What are we getting wrong about blue carbon?
As the climate crisis deepens, COP27 should accelerate ambition and action to decrease our carbon dioxide emissions. The ocean plays a critical role in this as it absorbs around 25% of carbon released to the atmosphere. Additionally, marine ecosystems are crucial because they are some of the most efficient carbon sinks on the planet on a per area basis. It is estimated that blue carbon ecosystems sequester two to four times more carbon than terrestrial forests.
By blue carbon ecosystems we usually refer to three main types of coastal ecosystems: mangroves, tidal and salt marshes, and seagrasses, but we can also include other open ocean environs. These ecosystems store carbon within plants but also in the sediments below. They also provide many more important services such as habitats for marine species, food security, livelihoods (fishing, tourism, etc), water quality, and climate change adaptation.
We are not doing enough to protect and restore blue carbon ecosystems
It is estimated that blue carbon ecosystems are being destroyed at four times the rate of tropical forests.
The main causes of degradation are
- development of urban and industrial areas along the coast and upstream
- pressures from agriculture and aquaculture
- over-exploitation of marine resources
We cannot underscore enough the role that upstream activities play in the health of the ocean: ranging from dams starving wetlands from sediments and water to pollution from plastics, wastewater, and industrial effluents. Climate change only aggravates this issue. We estimate that up to 3% of coastal wetlands are lost per year due to climate change.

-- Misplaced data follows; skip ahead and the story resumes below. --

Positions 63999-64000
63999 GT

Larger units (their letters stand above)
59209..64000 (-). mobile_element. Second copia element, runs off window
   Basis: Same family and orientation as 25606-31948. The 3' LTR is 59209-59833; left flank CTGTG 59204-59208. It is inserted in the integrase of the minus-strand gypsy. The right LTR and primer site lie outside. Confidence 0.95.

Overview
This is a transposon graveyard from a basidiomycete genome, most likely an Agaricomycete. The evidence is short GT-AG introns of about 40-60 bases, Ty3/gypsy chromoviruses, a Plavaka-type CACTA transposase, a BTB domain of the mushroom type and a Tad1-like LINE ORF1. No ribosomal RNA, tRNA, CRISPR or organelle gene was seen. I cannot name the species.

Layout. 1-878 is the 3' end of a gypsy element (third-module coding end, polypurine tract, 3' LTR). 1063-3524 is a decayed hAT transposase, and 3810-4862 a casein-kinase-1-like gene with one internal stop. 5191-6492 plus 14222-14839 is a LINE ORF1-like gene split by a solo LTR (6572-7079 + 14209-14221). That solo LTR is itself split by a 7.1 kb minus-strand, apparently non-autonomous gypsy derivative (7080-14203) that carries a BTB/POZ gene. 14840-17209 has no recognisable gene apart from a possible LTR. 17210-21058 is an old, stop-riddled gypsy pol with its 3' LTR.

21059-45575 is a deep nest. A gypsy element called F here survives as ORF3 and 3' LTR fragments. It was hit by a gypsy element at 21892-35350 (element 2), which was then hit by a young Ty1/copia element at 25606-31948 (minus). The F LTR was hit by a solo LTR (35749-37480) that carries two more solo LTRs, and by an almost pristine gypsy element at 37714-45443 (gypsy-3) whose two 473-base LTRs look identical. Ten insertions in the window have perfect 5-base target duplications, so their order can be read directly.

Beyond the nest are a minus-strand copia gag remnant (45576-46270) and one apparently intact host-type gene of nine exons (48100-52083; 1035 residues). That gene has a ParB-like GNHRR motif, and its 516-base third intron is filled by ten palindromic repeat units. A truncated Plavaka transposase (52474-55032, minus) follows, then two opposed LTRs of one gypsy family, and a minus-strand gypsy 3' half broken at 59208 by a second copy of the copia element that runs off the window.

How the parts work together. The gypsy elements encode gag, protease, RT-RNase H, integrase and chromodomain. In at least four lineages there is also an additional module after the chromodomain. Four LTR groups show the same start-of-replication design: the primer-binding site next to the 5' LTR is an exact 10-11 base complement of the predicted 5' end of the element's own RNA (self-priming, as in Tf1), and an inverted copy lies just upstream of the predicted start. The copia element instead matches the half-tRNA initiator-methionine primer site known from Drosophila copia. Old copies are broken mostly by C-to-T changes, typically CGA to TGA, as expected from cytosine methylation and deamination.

Like forests, as blue carbon ecosystems are being damaged, they can switch from being carbon sinks to becoming carbon emitters, releasing the carbon they have stored through time. They can then become important sources of greenhouse gas emissions thus contributing to climate change.
Including blue carbon in regulation
We need to step up the protection and restoration of blue carbon ecosystems. To do so, the health of blue carbon ecosystems must be considered in regulations, plans and policies at the international, national, and subnational levels.
For example, including blue carbon activities in NDCs (Nationally Determined Contributions) and NAPs (National Adaptation Plans) can translate into a more integrated management of land, coastal and marine areas that address the drivers of ecosystem loss and promote conservation and restoration.
Additionally, we need more research. We need to better understand the carbon sequestration potential of other blue ecosystems (macroalgae, mudflats, phytoplankton, marine fauna, etc). We can then find better ways to protect and restore them in their local context.
A source-to-sea approach is urgently needed
Water connects land, freshwater, coastal and marine ecosystems through the water cycle. Activities along the water cycle can positively and negatively affect ecosystem processes and actors, upstream and downstream. The cycle must be considered in its entirety to achieve the greatest system-wide benefit.
Source-to-sea management emphasizes these connections. Through its cross sectoral and inclusive approach, source-to-sea management prevents unintended negative consequences while securing benefits for the entire source-to-sea system.
It is only by including source-to-sea perspectives in climate plans and strategies at subnational, national, and global levels that we can safeguard blue carbon activities while highlighting their co-benefits.
Follow SIWI to COP27
To share new knowledge about water and climate, SIWI will be taking active part in the global climate conference COP27 between 6 and 18 November. Join our programme online to learn about a promising new generation of climate solutions.SIWI at COP